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We Cooked, Scorched & Beat up the New Mini Always Pan & Perfect Pot—Here’s How They Held Up

  • Value: 15/20
  • Functionality: 18/20
  • Quality: 17/20
  • Aesthetics: 20/20
  • Ease of Cleanup: 20/20

TOTAL: 90/100

I’ve seen the hype. I’ve heard the skepticism. Now, I needed to try it firsthand. I’m talking about the Always Pan and Perfect Pot, the ceramic-coated cookware from Our Place that’s designed to replace several kitchen gadgets (sweet music to all minimalists’ ears) but has become even more renowned for its aesthetics. The brand’s latest release—a mini version of the famous pot and pan—promises to take up less coveted cabinet space while saving you a little dough. After getting my hands on the pair, I decided to stress-test them, cooking a variety of dishes for a month straight to see how the two held up.

First, a Mini Vs. Full-Size Comparison

All four feature the same nonstick, ceramic coating that’s free of potentially harmful materials, like PFOAs, PTFEs and lead. They’re also all compatible with a variety of cooktops, induction included, and come with a 100-day trial and free returns.

How the Mini Always Pan Compares to the Full-Size Always Pan:

While the mini will save you $30 (it’s $115, whereas the original Always Pan costs $145), it can hold 54 percent less food. The mini is advertised as a great pan for cooking eggs and sides—two things it does remarkably well—but its 1.2-quart capacity makes it hard to cook more than an entrée for one person at a time.

Just like the full-size Always Pan, the mini is designed to help you sauté, fry, boil, strain, steam, braise and sear with the single piece of cookware, and it has a handy notch for holding the included beechwood spatula when you’re not using it.

How the Mini Perfect Pot Compares to the Full-Size One:

You’ll save $40 by snagging the Mini Perfect Pot, though at $125, it’s still pricey for a pot. However, it shines for how easy it is to clean (no marinara stains, even after leaving leftovers in it overnight), its heft and its built-in spout and strainer. The integrated spoon rest is a nice touch, and it boiled water quickly, thanks to its aluminum body and smaller size. (It has a 2.5-quart capacity, compared to the 5.5-quart size of the original.)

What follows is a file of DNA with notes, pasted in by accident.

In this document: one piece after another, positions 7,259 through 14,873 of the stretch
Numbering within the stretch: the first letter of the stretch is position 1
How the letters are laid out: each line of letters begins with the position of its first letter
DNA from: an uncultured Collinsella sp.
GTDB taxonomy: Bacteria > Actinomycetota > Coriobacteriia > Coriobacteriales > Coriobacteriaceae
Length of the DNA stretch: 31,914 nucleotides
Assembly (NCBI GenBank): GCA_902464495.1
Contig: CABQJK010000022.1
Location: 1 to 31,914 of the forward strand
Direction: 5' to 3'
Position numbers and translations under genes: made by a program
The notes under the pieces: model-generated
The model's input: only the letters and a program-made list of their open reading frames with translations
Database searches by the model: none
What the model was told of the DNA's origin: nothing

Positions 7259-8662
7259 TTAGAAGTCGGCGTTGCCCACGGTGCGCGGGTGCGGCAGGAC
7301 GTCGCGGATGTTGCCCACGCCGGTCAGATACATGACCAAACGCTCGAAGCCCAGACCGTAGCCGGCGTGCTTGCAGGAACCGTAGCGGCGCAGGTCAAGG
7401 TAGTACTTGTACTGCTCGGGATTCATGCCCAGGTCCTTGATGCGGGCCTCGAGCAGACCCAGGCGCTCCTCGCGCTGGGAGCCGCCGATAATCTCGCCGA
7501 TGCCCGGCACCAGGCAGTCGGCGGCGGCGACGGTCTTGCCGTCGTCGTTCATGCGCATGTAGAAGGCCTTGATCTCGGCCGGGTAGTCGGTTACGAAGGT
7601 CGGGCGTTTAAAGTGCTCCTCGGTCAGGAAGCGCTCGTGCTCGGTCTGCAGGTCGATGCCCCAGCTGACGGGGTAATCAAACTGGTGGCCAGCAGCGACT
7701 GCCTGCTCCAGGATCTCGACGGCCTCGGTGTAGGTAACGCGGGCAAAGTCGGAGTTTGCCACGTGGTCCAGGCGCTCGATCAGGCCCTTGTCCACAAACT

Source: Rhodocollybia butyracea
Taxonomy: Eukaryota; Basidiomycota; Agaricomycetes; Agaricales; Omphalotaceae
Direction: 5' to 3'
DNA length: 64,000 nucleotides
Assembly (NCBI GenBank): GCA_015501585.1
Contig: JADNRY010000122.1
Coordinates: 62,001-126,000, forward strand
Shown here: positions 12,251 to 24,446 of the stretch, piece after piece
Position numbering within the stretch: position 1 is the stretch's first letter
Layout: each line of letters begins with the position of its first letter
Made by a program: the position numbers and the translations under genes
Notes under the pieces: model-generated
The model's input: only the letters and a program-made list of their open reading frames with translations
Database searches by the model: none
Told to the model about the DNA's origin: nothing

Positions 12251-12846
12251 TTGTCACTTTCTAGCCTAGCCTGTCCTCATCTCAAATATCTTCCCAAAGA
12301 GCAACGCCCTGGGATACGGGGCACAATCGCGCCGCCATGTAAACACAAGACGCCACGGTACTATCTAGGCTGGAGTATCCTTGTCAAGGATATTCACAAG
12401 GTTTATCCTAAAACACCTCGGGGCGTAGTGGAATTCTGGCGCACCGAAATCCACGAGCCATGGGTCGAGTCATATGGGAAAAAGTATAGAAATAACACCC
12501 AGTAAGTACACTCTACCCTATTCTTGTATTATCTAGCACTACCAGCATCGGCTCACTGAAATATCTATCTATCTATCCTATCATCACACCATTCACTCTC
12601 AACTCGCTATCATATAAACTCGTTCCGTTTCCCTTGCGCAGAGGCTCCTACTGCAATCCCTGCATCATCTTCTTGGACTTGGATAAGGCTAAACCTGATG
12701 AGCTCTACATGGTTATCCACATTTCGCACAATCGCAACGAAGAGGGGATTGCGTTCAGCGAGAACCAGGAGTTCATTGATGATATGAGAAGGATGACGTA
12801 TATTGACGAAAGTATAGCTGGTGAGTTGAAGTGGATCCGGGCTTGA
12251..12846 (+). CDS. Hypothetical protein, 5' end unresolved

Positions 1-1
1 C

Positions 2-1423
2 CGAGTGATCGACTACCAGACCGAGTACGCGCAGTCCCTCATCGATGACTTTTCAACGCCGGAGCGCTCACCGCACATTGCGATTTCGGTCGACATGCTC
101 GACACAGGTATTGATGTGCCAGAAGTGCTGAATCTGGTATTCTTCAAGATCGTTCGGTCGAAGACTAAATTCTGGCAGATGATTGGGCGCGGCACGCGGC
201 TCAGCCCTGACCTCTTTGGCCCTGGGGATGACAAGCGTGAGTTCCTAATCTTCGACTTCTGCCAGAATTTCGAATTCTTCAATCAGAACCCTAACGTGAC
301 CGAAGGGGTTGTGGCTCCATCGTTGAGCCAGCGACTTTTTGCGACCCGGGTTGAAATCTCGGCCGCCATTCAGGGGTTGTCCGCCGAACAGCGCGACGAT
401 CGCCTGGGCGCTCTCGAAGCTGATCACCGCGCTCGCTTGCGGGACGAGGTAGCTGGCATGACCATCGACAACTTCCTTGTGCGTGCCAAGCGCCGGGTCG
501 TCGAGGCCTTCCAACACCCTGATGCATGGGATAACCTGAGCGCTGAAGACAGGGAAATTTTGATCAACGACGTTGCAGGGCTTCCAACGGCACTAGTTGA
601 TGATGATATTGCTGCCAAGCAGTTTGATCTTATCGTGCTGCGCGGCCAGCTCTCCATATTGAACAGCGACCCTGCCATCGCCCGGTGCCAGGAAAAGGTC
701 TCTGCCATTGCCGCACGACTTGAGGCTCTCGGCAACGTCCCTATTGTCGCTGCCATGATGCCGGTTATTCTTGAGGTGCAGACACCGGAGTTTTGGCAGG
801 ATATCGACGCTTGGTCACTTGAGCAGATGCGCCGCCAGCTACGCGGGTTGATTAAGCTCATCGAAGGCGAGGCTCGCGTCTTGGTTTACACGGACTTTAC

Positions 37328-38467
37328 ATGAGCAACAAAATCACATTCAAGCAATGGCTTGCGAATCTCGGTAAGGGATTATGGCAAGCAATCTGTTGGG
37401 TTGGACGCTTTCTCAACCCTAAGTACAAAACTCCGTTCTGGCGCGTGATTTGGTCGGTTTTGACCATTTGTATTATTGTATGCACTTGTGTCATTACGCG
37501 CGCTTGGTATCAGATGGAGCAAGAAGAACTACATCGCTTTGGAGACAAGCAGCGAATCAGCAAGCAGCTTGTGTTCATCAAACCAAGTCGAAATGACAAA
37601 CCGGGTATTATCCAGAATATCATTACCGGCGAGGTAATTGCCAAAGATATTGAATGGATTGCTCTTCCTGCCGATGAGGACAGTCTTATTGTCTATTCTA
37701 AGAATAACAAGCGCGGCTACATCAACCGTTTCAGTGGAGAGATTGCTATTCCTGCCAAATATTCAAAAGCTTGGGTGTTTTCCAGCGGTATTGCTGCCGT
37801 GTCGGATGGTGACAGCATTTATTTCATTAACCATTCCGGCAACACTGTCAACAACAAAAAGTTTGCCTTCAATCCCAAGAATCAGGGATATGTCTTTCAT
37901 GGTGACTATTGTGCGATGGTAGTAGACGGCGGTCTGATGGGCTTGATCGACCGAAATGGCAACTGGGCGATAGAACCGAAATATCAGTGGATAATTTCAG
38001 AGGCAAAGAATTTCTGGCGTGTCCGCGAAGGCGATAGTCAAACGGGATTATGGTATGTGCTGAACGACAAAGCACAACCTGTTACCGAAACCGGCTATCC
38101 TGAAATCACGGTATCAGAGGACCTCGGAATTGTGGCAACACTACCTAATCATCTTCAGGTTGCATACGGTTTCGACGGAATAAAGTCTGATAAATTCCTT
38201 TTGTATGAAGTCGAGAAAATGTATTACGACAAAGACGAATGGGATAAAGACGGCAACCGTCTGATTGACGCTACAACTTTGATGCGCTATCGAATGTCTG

In fact, at 2.5 quarts, it’s still big enough to prep most entrees for my family of three, and I never felt like I needed the larger pot for my day-to-day cooking.

cooking vegetables and rice in the always pan and perfect pot mini
Candace Davison

The Pros of the Mini Pot & Pan:

  • The nonstick coating makes cleanup—even baked-on grease we left in the pan/pot overnight—a breeze (seriously, it’s so easy to wipe clean)
  • Its small size is great for apartments and cramped cabinets
  • Available in six chic, matte colorways (though not as many as the full-size pot/pan)
  • The Perfect Pot’s strainer eliminates the need for a colander; ditto for the steamer

The Cons:

  • The handles get hot to the touch while cooking
  • The edge of the pot and pan get scorched easily, discoloring the ceramic exterior
  • The beechwood spoon/spatula requires extra care to ensure it doesn’t feel rough after the first wash
  • Their capacity is too small for groups of 3 or more
scorch marks on the bottom of Always Pan
Minor discoloration on the bottom of the Perfect Pot after one month's use (Photo: Candace Davison)

The Verdict:

I’d recommend the Mini Perfect Pot to any cook—it’s a great size pot to keep on hand to boil water quickly for pastas and make soups or sides—but when it comes to the pans, I’d suggest families of three or more spend the extra $30 for the full-size Always Pan.

If you routinely cook for one and you’re short on space, the mini pan may be right for you. Even then, I found one-pan meals were tricky to pull off in the 8.5-inch pan.

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